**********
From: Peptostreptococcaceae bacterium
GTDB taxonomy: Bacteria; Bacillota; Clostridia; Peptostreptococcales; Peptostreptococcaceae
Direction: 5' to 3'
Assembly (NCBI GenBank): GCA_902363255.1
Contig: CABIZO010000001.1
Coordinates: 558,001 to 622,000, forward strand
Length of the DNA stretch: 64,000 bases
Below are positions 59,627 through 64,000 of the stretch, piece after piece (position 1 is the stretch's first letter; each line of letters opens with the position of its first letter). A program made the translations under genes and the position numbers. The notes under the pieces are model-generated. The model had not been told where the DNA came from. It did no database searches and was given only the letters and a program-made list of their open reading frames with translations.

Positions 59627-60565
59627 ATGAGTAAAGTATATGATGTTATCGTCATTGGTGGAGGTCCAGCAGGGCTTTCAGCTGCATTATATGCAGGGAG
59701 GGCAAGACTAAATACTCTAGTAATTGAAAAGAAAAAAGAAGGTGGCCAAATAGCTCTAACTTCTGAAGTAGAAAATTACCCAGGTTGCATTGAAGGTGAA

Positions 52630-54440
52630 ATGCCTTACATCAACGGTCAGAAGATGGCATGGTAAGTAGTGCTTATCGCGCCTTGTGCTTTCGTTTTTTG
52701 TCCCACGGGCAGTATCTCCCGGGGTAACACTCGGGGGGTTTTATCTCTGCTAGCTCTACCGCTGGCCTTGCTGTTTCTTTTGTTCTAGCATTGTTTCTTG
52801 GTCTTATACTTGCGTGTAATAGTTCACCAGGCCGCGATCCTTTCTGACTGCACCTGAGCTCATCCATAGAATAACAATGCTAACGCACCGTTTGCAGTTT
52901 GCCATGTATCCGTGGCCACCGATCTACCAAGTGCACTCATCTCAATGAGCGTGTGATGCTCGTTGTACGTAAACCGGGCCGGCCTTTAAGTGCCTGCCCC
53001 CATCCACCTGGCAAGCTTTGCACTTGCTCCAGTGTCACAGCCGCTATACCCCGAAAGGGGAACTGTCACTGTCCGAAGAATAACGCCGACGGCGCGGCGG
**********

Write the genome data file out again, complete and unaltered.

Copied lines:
From: Peptostreptococcaceae bacterium
GTDB taxonomy: Bacteria; Bacillota; Clostridia; Peptostreptococcales; Peptostreptococcaceae
Direction: 5' to 3'
Assembly (NCBI GenBank): GCA_902363255.1
Contig: CABIZO010000001.1
Coordinates: 558,001 to 622,000, forward strand
Length of the DNA stretch: 64,000 bases
Below are positions 59,627 through 64,000 of the stretch, piece after piece (position 1 is the stretch's first letter; each line of letters opens with the position of its first letter). A program made the translations under genes and the position numbers. The notes under the pieces are model-generated. The model had not been told where the DNA came from. It did no database searches and was given only the letters and a program-made list of their open reading frames with translations.

Positions 59627-60565
59627 ATGAGTAAAGTATATGATGTTATCGTCATTGGTGGAGGTCCAGCAGGGCTTTCAGCTGCATTATATGCAGGGAG
59701 GGCAAGACTAAATACTCTAGTAATTGAAAAGAAAAAAGAAGGTGGCCAAATAGCTCTAACTTCTGAAGTAGAAAATTACCCAGGTTGCATTGAAGGTGAA

Positions 52630-54440
52630 ATGCCTTACATCAACGGTCAGAAGATGGCATGGTAAGTAGTGCTTATCGCGCCTTGTGCTTTCGTTTTTTG
52701 TCCCACGGGCAGTATCTCCCGGGGTAACACTCGGGGGGTTTTATCTCTGCTAGCTCTACCGCTGGCCTTGCTGTTTCTTTTGTTCTAGCATTGTTTCTTG
52801 GTCTTATACTTGCGTGTAATAGTTCACCAGGCCGCGATCCTTTCTGACTGCACCTGAGCTCATCCATAGAATAACAATGCTAACGCACCGTTTGCAGTTT
52901 GCCATGTATCCGTGGCCACCGATCTACCAAGTGCACTCATCTCAATGAGCGTGTGATGCTCGTTGTACGTAAACCGGGCCGGCCTTTAAGTGCCTGCCCC
53001 CATCCACCTGGCAAGCTTTGCACTTGCTCCAGTGTCACAGCCGCTATACCCCGAAAGGGGAACTGTCACTGTCCGAAGAATAACGCCGACGGCGCGGCGG